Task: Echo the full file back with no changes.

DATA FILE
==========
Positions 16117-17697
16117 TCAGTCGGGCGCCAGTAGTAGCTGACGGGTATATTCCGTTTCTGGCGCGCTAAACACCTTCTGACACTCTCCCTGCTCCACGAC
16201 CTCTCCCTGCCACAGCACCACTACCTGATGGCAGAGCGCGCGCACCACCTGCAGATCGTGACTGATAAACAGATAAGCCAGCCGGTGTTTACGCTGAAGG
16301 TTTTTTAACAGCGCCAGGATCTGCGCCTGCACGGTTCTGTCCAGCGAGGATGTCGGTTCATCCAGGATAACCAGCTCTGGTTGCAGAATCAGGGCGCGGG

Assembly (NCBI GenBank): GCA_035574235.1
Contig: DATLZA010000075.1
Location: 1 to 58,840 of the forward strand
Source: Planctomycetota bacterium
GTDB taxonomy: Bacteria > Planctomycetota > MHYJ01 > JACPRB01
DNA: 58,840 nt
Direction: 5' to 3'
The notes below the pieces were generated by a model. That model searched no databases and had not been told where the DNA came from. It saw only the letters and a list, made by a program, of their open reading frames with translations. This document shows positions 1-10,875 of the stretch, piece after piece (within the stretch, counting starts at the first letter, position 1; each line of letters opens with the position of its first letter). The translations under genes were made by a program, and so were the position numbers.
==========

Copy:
Positions 16117-17697
16117 TCAGTCGGGCGCCAGTAGTAGCTGACGGGTATATTCCGTTTCTGGCGCGCTAAACACCTTCTGACACTCTCCCTGCTCCACGAC
16201 CTCTCCCTGCCACAGCACCACTACCTGATGGCAGAGCGCGCGCACCACCTGCAGATCGTGACTGATAAACAGATAAGCCAGCCGGTGTTTACGCTGAAGG
16301 TTTTTTAACAGCGCCAGGATCTGCGCCTGCACGGTTCTGTCCAGCGAGGATGTCGGTTCATCCAGGATAACCAGCTCTGGTTGCAGAATCAGGGCGCGGG

Assembly (NCBI GenBank): GCA_035574235.1
Contig: DATLZA010000075.1
Location: 1 to 58,840 of the forward strand
Source: Planctomycetota bacterium
GTDB taxonomy: Bacteria > Planctomycetota > MHYJ01 > JACPRB01
DNA: 58,840 nt
Direction: 5' to 3'
The notes below the pieces were generated by a model. That model searched no databases and had not been told where the DNA came from. It saw only the letters and a list, made by a program, of their open reading frames with translations. This document shows positions 1-10,875 of the stretch, piece after piece (within the stretch, counting starts at the first letter, position 1; each line of letters opens with the position of its first letter). The translations under genes were made by a program, and so were the position numbers.